FPV Camera Lens makes a huge difference to image quality. This article covers some of the most significant aspects of FPV camera lenses when it comes to maintaining and choosing one.
There are a lot more to consider when picking an FPV camera lens, I will keep adding and updating info in this article.
Check out my tutorial to learn more about FPV Cameras, here are my FPV camera recommendations.
Table of Content:
- Lens affects Image Quality
- Focal Length & FOV
- Lens Diameter
- Mount, thread diameter
- IR filter coating
FPV Camera Lens Affects Image Quality
The lens of your FPV camera can affect your image quality in the following ways:
- Detail & sharpness
- Brightness and contrast
When it comes to image quality, different FPV camera lenses are really “apples and oranges”. It’s impossible to tell which is best until you try it yourself and look at the images in your own FPV goggles.
Here is an example where I tested 3 different lenses for the Runcam Swift a while ago.
FOV and Focal Length
The FOV (Field of View) is one of the most important factors when choosing an FPV camera or lens.
Generally speaking, shorter focal length gives you a wider FOV, however focal length of the lens does not equate to FOV.
To give you some idea, here is a rough estimation for a camera with 1/3″ sensor size in 4:3 aspect ratio:
|Lens Focal Length||Approx. FOV|
|1.8mm||160° – 170°|
|2.1mm||150° – 160°|
|2.3mm||140° – 150°|
|2.5mm||130° – 140°|
Focal lengths range from about 2.8mm to 1.8mm. I find it easier to choose when the manufacturer tells me what the FOV is for the different lenses they offer, otherwise it’s more or less a guessing game even if I know the focal length. I do find it a bit annoying and strange that they seem to always tell you the focal length of the lens and not always the FOV.
However there are some guidelines you can follow. For example, a 2.8mm lens will have a narrower field of view, while a 2.1mm lens will have a wider FOV but with a stronger fisheye effect and more distorted image.
For FPV, I recommend a focal length between 2.1mm and 2.5mm. The wider FOV gives more peripheral vision in the goggles and makes it easier to tell where you are in relation to the proximity around you. Basically you can see the obstacles coming earlier and react sooner.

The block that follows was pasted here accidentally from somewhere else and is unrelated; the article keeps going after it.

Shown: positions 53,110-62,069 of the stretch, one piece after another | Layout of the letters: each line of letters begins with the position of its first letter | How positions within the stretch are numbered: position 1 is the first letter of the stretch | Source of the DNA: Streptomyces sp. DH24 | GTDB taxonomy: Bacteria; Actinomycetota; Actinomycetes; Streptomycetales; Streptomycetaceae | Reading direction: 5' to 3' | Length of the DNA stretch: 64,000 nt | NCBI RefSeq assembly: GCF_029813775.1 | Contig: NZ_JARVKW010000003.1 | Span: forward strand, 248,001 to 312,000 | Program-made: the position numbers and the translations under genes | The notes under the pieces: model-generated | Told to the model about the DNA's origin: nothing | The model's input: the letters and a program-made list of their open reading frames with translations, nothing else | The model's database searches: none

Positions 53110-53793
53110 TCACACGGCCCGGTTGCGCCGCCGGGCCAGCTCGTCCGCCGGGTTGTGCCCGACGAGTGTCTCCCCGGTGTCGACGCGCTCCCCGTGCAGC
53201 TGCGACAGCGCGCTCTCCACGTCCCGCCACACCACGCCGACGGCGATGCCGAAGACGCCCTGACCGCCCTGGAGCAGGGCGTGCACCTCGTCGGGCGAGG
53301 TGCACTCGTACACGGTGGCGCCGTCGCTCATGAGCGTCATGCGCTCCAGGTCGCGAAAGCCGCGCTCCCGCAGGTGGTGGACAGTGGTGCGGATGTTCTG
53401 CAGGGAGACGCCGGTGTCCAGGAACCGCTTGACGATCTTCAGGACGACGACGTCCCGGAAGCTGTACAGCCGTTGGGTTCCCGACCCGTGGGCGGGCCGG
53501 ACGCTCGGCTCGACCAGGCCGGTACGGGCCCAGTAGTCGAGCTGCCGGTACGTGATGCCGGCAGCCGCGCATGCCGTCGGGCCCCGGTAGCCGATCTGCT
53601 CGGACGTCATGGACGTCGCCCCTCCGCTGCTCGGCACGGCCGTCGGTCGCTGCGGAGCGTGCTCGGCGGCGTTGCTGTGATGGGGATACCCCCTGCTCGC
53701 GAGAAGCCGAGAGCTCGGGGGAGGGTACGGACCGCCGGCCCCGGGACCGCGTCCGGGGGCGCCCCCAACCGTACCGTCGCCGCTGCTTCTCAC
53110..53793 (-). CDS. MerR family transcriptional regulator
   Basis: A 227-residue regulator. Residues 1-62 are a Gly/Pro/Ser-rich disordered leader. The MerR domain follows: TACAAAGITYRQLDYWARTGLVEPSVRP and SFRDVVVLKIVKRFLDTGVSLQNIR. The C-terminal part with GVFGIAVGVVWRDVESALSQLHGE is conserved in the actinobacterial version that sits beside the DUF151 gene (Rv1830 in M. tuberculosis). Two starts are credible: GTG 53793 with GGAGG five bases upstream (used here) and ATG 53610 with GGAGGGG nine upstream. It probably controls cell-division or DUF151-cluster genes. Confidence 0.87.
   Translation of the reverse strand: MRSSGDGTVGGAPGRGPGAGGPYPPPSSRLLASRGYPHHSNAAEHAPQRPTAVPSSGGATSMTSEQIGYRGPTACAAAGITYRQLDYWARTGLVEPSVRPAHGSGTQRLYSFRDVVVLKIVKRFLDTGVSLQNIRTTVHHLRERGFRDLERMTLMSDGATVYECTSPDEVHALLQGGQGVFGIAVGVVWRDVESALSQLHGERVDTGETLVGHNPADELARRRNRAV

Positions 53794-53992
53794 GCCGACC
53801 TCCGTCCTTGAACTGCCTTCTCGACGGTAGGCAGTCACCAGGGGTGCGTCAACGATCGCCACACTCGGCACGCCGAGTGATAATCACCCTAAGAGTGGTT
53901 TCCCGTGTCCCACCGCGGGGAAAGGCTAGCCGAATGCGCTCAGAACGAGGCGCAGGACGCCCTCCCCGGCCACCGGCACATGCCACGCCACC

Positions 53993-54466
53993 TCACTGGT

Another advantage of having larger FOV is that you need less camera up-tilt angle because you can see more above and below the horizon. Making it easier to land and manage your throttle level.
Lens Diameter & Element Size
From my experience, I found lenses with larger diameter can have a positive effect on image quality.
A larger lens diameter might have the same FOV (focal length) and max aperture as a smaller one, but it’s bigger just purely because it’s using a larger lens elements. This could have advantages with regard to image sharpness and the way light is let into the image sensor.
Perhaps that’s why we begin to see more and more Micro FPV cameras using larger size lens again, such as the Micro Eagle and Micro Swift 3. The M8 threaded lens is replaced by the M12 that is normally used on standard size cameras. M12 lenses obviously can house a much larger lens element while they can have the same aperture and FOV to a much smaller M8 size lens.
Lens Thread Size
When choosing a new lens for your camera, you have to make sure it fits. This is determined by the thread diameter of the lens.
There are 2 sizes, M8 and M12 (8mm diameter and 12mm diameter).
M8 is used in most micro cameras, and M12 is used in Mini and Standard sizes cameras. Some newer Micro cameras are beginning to use the larger M12 lens too for the better image quality.